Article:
Peak sales periods used to be like “dancing with death,” says Jack Long, CEO of Cookies By Design Inc., which sells online and through about 100 franchised shops around the country. He never knew if his e-commerce site, CookiesByDesign.com, would stand up to spikes in traffic.
He had cause to worry. The site went down about a half-dozen times in the year before he found a new web hosting service early in 2012. Once the site was down for eight hours, another time for four hours. He figures the site averages about $5,000 an hour in sales, so those two outages alone cost him $60,000. Cookies by Design sells about $30 million in cookie gift baskets a year, with 54% of that, or just over $16 million, online.
Long especially worried as his big holidays approached: Valentine’s Day, Mother’s Day and Christmas. But he says he’s not worried now, even though he expects sales to spike next week in the three days ahead of Valentine’s Day on Thursday. He expects 600,000 page views per day during those peak days, up from an average of 80,000 on a normal day, but he’s confident the site will stand up to the strain.
That confidence comes from his experience in the past year since he moved the hosting of CookiesByDesign.com to Hosting, which operates six data centers around the country and provides web hosting, data storage and computing capacity through its cloud of web-based servers to some 5,000 clients.
Long did more than change vendors—he went from owning his own servers, which were housed by an outside firm, to leasing computing capacity from Hosting.com, which operates some 4,000 physical servers. Those servers are divided up by virtualization software to act as though they are 11,000 “virtual servers,” each able to store data and handle computing tasks the way a physical computer would have in the days before virtualization made it possible to compartmentalize the power of a single machine.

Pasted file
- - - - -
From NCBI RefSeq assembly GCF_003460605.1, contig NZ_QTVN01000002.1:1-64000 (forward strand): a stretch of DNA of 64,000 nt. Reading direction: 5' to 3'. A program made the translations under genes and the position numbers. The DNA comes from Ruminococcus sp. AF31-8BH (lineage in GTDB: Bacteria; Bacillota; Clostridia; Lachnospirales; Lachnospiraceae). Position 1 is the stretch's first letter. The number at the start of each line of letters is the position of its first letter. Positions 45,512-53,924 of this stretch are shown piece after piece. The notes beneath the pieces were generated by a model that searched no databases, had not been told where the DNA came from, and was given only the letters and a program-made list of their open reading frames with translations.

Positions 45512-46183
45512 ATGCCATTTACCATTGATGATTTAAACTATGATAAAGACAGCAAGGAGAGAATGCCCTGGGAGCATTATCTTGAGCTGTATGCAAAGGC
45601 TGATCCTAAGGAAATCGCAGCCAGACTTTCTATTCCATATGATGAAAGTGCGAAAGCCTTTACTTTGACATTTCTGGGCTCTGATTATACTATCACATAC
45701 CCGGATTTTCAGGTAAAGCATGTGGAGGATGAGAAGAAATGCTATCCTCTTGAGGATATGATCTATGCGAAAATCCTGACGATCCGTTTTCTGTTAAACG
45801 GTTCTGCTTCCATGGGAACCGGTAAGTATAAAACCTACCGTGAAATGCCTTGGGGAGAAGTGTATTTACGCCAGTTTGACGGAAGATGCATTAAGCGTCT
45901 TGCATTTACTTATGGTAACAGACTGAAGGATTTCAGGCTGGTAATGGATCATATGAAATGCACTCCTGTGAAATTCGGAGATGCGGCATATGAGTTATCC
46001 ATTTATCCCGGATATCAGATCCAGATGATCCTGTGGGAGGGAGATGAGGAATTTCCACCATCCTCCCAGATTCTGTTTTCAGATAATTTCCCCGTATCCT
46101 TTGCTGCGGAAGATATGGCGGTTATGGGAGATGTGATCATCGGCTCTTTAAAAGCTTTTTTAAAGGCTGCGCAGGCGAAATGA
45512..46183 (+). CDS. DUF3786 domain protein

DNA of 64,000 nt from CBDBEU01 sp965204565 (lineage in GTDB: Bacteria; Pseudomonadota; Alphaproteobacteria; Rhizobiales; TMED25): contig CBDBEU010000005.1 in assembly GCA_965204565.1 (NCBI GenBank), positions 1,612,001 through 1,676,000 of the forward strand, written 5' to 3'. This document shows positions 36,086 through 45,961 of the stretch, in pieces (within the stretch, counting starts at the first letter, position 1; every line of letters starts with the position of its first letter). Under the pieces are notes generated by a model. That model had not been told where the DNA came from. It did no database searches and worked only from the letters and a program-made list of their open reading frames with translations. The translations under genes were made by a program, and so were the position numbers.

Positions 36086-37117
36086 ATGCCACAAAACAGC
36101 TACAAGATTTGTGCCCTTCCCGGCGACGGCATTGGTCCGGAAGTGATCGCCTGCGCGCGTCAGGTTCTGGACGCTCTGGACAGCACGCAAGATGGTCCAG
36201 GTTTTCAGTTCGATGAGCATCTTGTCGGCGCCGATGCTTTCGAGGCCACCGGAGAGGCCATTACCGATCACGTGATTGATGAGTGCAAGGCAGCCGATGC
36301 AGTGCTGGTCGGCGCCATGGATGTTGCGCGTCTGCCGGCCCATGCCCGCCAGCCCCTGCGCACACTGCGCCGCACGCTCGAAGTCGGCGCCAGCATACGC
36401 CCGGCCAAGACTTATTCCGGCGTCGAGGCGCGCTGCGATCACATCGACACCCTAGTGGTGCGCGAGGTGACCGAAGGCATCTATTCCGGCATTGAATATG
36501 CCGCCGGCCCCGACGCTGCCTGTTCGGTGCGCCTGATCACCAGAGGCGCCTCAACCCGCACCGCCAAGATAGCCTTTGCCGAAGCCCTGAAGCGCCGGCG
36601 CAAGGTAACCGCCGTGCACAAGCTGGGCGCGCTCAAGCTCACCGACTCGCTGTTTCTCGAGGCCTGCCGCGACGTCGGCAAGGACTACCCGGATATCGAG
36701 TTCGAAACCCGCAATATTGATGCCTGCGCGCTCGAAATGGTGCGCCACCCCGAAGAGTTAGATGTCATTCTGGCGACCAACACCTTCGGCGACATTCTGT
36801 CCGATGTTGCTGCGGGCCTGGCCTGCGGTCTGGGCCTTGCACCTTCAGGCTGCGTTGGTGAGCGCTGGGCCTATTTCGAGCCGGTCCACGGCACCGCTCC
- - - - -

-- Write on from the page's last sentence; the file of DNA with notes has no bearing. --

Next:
The advantage of a virtual server is that if the physical machine it’s running on goes down, Hosting.com can automatically transfer its tasks to another physical server, says Joel Daly, chief operating officer of Hosting.
Long likes the fact that he has only one company to call if a problem arises. In the past, he says, he could not immediately tell if the problem was with the roughly 10 servers he owned—which ranged in age from three to six years—or with the company that was hosting those machines and connecting them to the web.
Long says he would have been willing “to pay a wee bit more” for the peace of mind of having one company handling his web site and offering redundancy in case of machine failure. In fact, he says, he’s paying about the same as he did before—about $10,000 a month. And he doesn’t have to invest in replacing servers as they age. He says the machines he previously owned cost about $300,000-$400,000 to purchase.
The e-retailer leases four physical machines from Hosting—which means CookiesByDesign.com uses the full capacity of those servers. In that situation, Daly says, Hosting pairs each physical server with another that can take over if the first machine fails. In addition, CookiesByDesign.com uses around 10 virtual servers at any time, that is, portions of the computing capacity of servers owned by Hosting. Daly says Hosting charges CookiesByDesign.com $820 per month for each physical server and $530 per month for a virtual server.
Long says he’s so satisfied with the Hosting service that he’s planning to spend about another $2,000 per month for the company to host a point-of-sale application for Cookies by Design franchise shops.
Most importantly, Long says he has no worries as the Valentine’s Day rush approaches. Hosting.com lets him “burst up,” that is, add extra capacity when traffic spikes, and he now can handle 48,000 customer visits at a time. That’s about double what he could handle previously, he says, “but even then we were dancing with death. We did have the ability to burst up, but it was only as good as our hardware. That was the problem.” Now, he says, it’s solved, and he’s ready for the Valentine’s Day rush.